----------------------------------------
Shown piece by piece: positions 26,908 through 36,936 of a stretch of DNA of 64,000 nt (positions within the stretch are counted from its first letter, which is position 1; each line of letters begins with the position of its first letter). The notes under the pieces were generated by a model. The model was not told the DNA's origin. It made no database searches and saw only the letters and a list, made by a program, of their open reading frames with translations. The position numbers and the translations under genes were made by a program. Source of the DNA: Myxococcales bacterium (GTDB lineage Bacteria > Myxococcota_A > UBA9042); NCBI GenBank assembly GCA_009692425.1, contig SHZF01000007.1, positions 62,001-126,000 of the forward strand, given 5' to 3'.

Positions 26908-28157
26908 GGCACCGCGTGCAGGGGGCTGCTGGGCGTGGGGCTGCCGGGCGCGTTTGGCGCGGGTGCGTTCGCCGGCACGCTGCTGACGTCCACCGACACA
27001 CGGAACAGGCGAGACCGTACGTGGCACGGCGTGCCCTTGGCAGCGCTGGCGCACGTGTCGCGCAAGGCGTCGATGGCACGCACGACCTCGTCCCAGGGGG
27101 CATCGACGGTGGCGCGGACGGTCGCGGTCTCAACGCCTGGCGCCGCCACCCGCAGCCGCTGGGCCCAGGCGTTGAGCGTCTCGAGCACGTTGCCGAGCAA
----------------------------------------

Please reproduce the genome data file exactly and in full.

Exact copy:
Shown piece by piece: positions 26,908 through 36,936 of a stretch of DNA of 64,000 nt (positions within the stretch are counted from its first letter, which is position 1; each line of letters begins with the position of its first letter). The notes under the pieces were generated by a model. The model was not told the DNA's origin. It made no database searches and saw only the letters and a list, made by a program, of their open reading frames with translations. The position numbers and the translations under genes were made by a program. Source of the DNA: Myxococcales bacterium (GTDB lineage Bacteria > Myxococcota_A > UBA9042); NCBI GenBank assembly GCA_009692425.1, contig SHZF01000007.1, positions 62,001-126,000 of the forward strand, given 5' to 3'.

Positions 26908-28157
26908 GGCACCGCGTGCAGGGGGCTGCTGGGCGTGGGGCTGCCGGGCGCGTTTGGCGCGGGTGCGTTCGCCGGCACGCTGCTGACGTCCACCGACACA
27001 CGGAACAGGCGAGACCGTACGTGGCACGGCGTGCCCTTGGCAGCGCTGGCGCACGTGTCGCGCAAGGCGTCGATGGCACGCACGACCTCGTCCCAGGGGG
27101 CATCGACGGTGGCGCGGACGGTCGCGGTCTCAACGCCTGGCGCCGCCACCCGCAGCCGCTGGGCCCAGGCGTTGAGCGTCTCGAGCACGTTGCCGAGCAA